spencer finchPainting Air, Spencer Finch

The Museum of Art Rhode Island School of Design is featuring a major exhibition by Finch.  More than 60 pieces selected by the artist are on display until July 29, 2012.
“As abstract and ephemeral as some of Finch’s projects appear to be, they are based in fact and scientific phenomena. He acutely observes natural occurrences, which he then filters through memory as well as literary, artistic, and scientific accounts. The results are often poetic, as he tries to make visible what cannot easily be seen,” – Judith Tannenbaum, Richard Brown Baker Curator of Contemporary Art.
VIsit Finch’s website to see more:  http://www.spencerfinch.com/

a strange mix, but i like it

It is an odd mix of favorite things I have – being outside, in a kayak, in the woods, on a beach, and being on the computer, staring at a screen. I guess I am in good company with Sandra Dieckmann, whose artwork is reflective of my own passions.

Sandra DieckmannJapanese Crane, Sandra Dieckmann

Dieckmann is an artist based in London, working as a freelance illustrator. She explores a love for animals through her talent for illustration.

Sandra DieckmannBook illustration commissioned by Paper Darts Publishing, Sandra Dieckmann

I guess she is pulled in different directions as well.  She writes in her blog that she is sad to leave her position with the RSPCA (leading UK animal welfare charity) so that she can pursue her freelance work.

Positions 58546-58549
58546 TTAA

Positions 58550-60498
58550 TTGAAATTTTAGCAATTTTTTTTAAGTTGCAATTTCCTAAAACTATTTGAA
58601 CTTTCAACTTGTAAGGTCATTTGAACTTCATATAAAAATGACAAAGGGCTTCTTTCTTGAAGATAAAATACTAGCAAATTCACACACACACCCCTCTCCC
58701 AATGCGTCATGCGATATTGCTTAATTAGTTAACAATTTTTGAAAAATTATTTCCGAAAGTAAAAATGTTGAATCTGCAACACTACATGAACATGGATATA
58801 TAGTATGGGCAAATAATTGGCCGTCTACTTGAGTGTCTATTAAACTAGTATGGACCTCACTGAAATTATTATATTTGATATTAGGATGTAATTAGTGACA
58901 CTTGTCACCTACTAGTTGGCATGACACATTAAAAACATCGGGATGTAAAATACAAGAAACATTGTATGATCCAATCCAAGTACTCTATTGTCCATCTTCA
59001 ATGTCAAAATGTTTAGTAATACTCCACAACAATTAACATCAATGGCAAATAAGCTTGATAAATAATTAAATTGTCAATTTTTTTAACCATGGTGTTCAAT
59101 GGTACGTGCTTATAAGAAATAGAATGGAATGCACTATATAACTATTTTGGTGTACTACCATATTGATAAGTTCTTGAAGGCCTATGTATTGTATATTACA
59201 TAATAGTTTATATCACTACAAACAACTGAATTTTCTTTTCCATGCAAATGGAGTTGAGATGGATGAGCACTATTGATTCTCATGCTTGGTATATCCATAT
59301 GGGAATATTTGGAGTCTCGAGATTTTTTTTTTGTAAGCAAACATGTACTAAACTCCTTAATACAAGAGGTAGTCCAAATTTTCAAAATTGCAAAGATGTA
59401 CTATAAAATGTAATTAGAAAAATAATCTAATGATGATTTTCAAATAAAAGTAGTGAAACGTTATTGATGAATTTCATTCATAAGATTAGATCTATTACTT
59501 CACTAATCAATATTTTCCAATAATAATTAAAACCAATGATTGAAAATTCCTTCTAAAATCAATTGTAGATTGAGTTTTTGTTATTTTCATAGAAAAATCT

Sandra Dieckmann

Sweet Dreams Ursus Arctus, Sandra Dieckmann

The Ursus image above was published in Ammo Magazine, Issue 6. She’s a busy lady on the web.  See her various sites:  on Etsy, website,  and blog.

a new year of sofa

The fabulous SOFA Show (Sculptural Objects and Functional Art) began its 2012 season on April 20 in New York.

Jeannet IskandarFrom Fragment to Whole: Elongated Ovoid, Jeannet Iskandar

Iskandar returns again this year with her blown glass sculptures. She builds her pieces in 3-D patterns, using repetition to build the form.

Jeannet IskandarBetween Fragment and Whole, Ellipse I,  Jeannet Iskandar

Each segment is blown from molten glass to achieve the shapes, which are then cut and fused together.  The simplicity of the overall form catches the attention, but the complexity of the structure up close is quite intricate.

Jeannet IskandarJeannet Iskandar at the Heller Gallery